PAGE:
Television and Democratization in Mexico
BeschreibungDespite having operated under the pretense of democracy for the entirety of its 71-years of single party rule, Mexico was not a democratic state. From 1929 to 2000 Mexico was ruled by a single authoritarian regime, the PRI. Part of the PRI's long-lasting success came from its close relationship with what was Mexico's only private television network (Televisa). During most of the PRI's rule, Televisa news coverage had been heavily biased in favor of the ruling party.
This book examines the relationship between television campaign coverage and the later stages of Mexico's transition to democracy. It is the contention of this book that the media, and in particular television, was a driving force behind Mexico's democratization. But this is not the entire story. Without the 1993 privatization of Mexico's television market, this change may not have come about. Unless the markets in which mass media operate are open and competitive, the media will not function in a manner that is conducive to democratization. This book examines television's capacity to influence political behavior and also how media content can be shaped by market structure.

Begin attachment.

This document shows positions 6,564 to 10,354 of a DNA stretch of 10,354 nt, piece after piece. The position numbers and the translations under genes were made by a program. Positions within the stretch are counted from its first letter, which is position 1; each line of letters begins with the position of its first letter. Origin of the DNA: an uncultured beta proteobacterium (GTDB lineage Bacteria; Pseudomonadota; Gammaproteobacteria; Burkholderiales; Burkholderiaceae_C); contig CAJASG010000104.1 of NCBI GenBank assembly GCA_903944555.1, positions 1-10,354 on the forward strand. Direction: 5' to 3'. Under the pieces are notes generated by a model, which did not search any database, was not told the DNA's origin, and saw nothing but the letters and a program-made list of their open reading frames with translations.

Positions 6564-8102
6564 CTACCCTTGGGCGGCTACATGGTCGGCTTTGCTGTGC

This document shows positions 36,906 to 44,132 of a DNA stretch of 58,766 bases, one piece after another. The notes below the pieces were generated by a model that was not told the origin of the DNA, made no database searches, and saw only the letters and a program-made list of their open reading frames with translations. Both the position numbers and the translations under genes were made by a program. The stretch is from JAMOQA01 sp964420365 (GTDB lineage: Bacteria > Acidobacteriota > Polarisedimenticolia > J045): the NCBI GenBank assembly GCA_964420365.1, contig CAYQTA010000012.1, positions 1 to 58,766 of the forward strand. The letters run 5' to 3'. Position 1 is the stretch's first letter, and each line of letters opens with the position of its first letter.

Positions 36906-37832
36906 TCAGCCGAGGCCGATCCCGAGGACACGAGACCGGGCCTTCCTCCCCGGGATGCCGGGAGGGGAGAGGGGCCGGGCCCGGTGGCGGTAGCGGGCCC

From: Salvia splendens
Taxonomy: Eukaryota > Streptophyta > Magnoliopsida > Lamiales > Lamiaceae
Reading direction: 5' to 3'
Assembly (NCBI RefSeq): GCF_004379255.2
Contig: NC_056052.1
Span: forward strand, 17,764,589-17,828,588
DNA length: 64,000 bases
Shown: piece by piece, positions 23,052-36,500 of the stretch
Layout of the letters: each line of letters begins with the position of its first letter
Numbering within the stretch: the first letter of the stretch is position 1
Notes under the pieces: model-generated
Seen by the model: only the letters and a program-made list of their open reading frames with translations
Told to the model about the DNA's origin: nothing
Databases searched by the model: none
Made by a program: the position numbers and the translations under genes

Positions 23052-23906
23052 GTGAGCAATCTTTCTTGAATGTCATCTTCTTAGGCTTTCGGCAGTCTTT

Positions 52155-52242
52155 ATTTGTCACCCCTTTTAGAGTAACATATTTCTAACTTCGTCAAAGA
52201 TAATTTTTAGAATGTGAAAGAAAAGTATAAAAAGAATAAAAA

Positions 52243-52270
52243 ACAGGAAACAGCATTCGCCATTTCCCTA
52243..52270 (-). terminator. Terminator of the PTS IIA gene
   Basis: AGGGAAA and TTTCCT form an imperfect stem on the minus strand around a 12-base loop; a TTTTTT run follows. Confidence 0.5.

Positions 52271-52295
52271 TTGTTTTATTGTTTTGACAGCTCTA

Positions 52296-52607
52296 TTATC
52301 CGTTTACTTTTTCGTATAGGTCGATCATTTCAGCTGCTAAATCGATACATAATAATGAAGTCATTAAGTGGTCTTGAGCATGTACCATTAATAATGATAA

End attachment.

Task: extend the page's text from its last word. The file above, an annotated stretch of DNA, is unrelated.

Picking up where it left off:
PortraitAdam Peter graduated from Reed College with a B.A. in Political Science, with an emphasis on public opinion and Latin American politics. After graduation he worked in marketing and public relations for the City of Portland. He now resides in Los Angeles and works as an Internet marketing consultant.
Untertitel: Media Markets, TV Content and Voter Behavior in Mexico. Paperback. Sprache: Englisch.
Verlag: VDM Verlag
Erscheinungsdatum: Mai 2008
Seitenanzahl: 100 Seiten